The FBI’s latest national threat assessment lists so-called sovereign citizens and the militia as threats to “U.S. internal security” while completely omitting Islamic terrorists.
The Aug. 14 National Threat Assessment for Domestic Extremism, which was obtained by the Washington Free Beacon, claims that militia members and sovereign citizens are among those “aspired” to carry out violent attacks, yet it only indirectly mentions Islamic terrorism in a footnote describing “other” types of “domestic extremism” not included in the report.
“Of a sample of 50 credible violent threat intelligence reports analyzed for this assessment, nearly 60 percent expressed lethal violence as an ultimate goal,” the report asserts.
The report reads like a spiritual successor to previous publications by the Southern Poverty Law Center, which routinely demonized Constitutionalists and other libertarians by grouping them with white supremacists and other racist organizations.
And, unfortunately, it should be no surprise the FBI considers freedom-loving Americans a larger threat than violent Islamic extremists when previous actions by the federal government to suppress political dissidents are taken into consideration.
Earlier this month, a university consortium funded by the Department of Homeland Security designated sovereign citizens as the “number one domestic terrorist threat in America,” ranking them above Islamic extremism in agreement with the FBI’s terror assessment.
The University of Maryland’s National Consortium for the Study of Terrorism and Responses to Terrorism (START) said sovereign citizens were the “top concern of law enforcement.”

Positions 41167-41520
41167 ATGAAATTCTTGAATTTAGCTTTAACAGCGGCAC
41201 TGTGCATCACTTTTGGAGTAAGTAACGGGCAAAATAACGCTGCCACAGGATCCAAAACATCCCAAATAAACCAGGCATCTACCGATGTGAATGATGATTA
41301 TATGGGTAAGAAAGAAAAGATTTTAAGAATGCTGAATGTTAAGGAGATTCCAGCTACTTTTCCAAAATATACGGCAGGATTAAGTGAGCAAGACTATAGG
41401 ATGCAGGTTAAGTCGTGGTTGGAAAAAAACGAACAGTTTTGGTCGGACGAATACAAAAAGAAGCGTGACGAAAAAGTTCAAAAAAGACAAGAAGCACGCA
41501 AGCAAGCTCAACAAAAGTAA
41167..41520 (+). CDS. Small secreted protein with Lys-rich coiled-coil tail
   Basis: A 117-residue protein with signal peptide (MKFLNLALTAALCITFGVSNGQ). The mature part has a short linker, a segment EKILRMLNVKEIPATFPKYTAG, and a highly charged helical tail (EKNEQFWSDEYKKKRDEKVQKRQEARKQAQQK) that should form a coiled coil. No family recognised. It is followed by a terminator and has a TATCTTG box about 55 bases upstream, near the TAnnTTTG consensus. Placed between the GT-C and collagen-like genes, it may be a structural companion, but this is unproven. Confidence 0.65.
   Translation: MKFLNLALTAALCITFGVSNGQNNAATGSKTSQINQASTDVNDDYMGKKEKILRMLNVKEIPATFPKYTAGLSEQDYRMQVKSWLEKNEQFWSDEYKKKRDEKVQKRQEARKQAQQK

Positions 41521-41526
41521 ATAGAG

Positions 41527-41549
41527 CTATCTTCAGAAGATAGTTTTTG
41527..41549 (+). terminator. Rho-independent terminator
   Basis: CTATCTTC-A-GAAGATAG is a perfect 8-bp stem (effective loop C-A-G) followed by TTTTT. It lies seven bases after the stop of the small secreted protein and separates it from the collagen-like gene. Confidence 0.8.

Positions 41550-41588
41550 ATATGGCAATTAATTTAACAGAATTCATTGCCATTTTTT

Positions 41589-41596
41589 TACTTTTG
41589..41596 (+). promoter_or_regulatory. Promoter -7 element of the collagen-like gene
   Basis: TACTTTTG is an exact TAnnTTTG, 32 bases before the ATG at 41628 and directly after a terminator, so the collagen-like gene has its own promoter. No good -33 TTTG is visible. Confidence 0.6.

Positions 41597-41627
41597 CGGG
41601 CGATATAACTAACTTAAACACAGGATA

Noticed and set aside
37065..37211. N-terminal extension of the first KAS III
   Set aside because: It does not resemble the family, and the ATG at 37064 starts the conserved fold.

It recommended that state and federal law enforcement share intelligence on sovereign citizens and other targeted groups, develop “tactical responses” to threats and “act on that information to prevent or mitigate threats.”
Similarly, in 2011, the FBI said it “considers sovereign-citizen extremists as comprising a domestic terrorist movement.”
But, as journalist Kurt Nimmo pointed out, sovereign citizens do not actually constitute a cohesive movement despite the government’s attempts to characterize them as such.
“The START report also neglects to mention that virtually all high-profile domestic terrorism plots in the United States after 9/11 were directed by the FBI and the U.S. government, a fact reported by The New York Times,” he wrote.
Additionally, in 2009 the Missouri Information Analysis Center (MIAC) distributed a law enforcement bulletin entitled The Modern Militia Movement which instructed police to be on the lookout for Americans displaying “political paraphernalia” such as Gadsden flags and Ron Paul bumper stickers.
MIAC, a federal law enforcement information sharing hub more commonly known as a fusion center, described itself as a “mechanism to collect incident reports of suspicious activities” in order to “identify potential trends or patterns of terrorist or criminal operations within the state of Missouri.”
Similarly, and perhaps even more eerily, during the 2008 presidential election Obama’s campaign team asked Missouri law enforcement to “target anyone who lies or runs a misleading television ad,” as Russell Kinsaul with News 4 reported:
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